1.The applicant Careplus limited (Careplus) has filed this motion dated 11th November 2021 under section 7(1) of the Arbitration Act, sections 1A, 1B, 3 and 3A of the Civil Procedure ACT and Orders 51 rules (1) and (10) of the Civil Procedure Rules, 2010, seeking, in the main, an interim measure of protection or conservatory order to preserve its business operations as a going concern by restraining the respondent, Harrison Ndugire (Harrison) from interfering in any manner whatsoever with its business and affairs pending the resolution of the dispute between the parties through arbitration.
2.Careplus also seeks an order staying proceedings and any consequential orders issued in the Chief Magistrates Court at Nairobi in CMCC NO. E1469 of 2021 pending the resolution of the dispute between the parties through arbitration, and an order directing that the dispute between the parties be referred to arbitration in accordance with clause 31 of its Memorandum and articles of Association.
3.The motion is premised on the grounds on its face, the supporting affidavit by Liu Zhi Gang and written submissions dated 10th December 2021. Careplus’ case is that the respondent holds 1% shareholding following an agreement dated 11th April 2017 and was also appointed managing director. Both positions of managing director and shareholding were to laps automatically on termination of the agreement. Similar agreements were entered into between the major shareholder and the respondent while preserving the terms of the earlier agreement. Clause 31 of the Memorandum and Articles of association contains a clause that any disputes arising be referred to two arbitrators to be appointed by each party.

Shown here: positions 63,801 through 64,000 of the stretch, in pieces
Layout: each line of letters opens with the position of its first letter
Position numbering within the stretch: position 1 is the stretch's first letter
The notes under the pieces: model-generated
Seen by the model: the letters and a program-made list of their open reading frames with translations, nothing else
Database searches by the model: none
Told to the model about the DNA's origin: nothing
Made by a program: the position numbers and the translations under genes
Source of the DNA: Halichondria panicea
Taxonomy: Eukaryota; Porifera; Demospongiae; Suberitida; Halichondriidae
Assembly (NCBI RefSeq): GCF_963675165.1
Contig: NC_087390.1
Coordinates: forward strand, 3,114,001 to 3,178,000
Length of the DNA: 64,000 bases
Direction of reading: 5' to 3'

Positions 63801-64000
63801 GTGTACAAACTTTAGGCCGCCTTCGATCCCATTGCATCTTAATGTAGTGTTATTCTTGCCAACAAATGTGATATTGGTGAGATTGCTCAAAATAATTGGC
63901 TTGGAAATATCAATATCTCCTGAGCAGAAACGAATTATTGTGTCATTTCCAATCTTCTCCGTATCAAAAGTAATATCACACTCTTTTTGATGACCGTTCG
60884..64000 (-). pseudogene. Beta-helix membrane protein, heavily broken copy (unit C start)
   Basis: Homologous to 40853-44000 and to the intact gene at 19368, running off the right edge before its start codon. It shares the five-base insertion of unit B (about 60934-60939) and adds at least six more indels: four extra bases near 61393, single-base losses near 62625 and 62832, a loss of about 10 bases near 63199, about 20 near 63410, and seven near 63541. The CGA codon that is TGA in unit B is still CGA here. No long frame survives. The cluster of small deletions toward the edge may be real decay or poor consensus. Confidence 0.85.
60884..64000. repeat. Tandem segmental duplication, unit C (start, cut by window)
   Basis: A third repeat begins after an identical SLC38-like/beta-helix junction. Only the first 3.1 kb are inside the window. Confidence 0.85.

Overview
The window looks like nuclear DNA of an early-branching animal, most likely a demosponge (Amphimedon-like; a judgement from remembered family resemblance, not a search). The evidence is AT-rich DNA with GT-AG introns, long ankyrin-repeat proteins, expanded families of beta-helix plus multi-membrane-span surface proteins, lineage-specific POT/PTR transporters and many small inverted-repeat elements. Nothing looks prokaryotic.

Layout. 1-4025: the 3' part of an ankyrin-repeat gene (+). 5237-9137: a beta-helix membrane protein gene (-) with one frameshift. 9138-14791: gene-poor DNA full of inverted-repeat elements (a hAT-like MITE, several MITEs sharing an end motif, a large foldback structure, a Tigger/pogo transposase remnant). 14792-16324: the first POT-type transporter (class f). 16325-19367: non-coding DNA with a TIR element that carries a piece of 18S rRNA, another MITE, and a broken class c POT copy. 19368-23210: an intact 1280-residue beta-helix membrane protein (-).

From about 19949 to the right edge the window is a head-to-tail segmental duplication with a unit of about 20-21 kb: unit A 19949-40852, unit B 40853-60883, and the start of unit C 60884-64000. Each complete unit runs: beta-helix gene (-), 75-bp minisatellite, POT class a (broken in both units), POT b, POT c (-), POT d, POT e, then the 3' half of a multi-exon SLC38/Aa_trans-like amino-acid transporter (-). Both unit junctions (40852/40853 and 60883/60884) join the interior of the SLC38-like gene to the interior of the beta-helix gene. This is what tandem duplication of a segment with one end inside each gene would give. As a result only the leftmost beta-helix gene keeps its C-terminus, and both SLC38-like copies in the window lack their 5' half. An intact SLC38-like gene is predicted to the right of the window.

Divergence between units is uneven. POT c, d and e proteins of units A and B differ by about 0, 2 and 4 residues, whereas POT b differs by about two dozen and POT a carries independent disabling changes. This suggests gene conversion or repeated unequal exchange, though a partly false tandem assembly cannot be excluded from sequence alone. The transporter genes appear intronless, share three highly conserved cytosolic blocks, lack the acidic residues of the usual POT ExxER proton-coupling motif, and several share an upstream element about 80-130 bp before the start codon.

4.Harrison violated the terms of the agreement forcing his removal as a director and termination of the agreement after a one-month notice had been served to him to pave way for a forensic audit to establish losses suffered by Careplus.
5.Harrison filed a suit before the Chief Magistrates Court, Milimani Commercial Courts (CMCC NO. E1469 OF 2021) and obtained orders allowing him access to the office to protect his interests as shareholder. According to Careplus, the orders were a derivative action which falls within the jurisdiction of this court under sections 238 and 239 of the Companies Act, 2015.
6.Careplus asserts that Harrison used the orders to its access offices and destroyed property and halted business operations and continues to commit criminal activities in its operations, including destroying evidence. Despite complaints made to the police, the criminal activities continue undeterred.
7.According to Careplus, it is in the process of initiating arbitration proceedings as required by its Memorandum and Articles of Association and, therefore, the proceedings before the Chief Magistrate’s Court ought to be stayed; an order be issued by this court referring the dispute to arbitration and an order of protection be issued to enable it continue with its business while the parties pursue the arbitration proceedings.
8.Careplus argues that it has invested heavily and the activities by Harrison will adversely affect the business thus it will suffer irreparable loss and damage.
9.The Careplus relies on section 6(1) of the Arbitration Act that a court in which proceedings are brought in a matter that is the subject of arbitration agreement and before acknowledging the claim, may stay the proceedings and refer the matter to arbitration.
10.It also relies on CWL Commercial (Edm) Inc. v Dynafour Real Estate, Partnership 2013 ABQB 545 (CanLII) that as a matter of policy and law, the role of the court in relation to arbitration has been one of non-intervention. The objective of arbitration agreement and jurisprudence interpreting it is to promote adherence to those agreements.
11.Careplus also relies on section 7(1) of the Act that a party may seek an interim protection from the court before or during arbitral proceedings. It again cites on Nyutu Agrovet Limited v Airtel Networks Limited (Civil Application No. 61 of 2012 eKLR that arbitration as a dispute resolution mechanism is not imposed on parties but they choose it freely.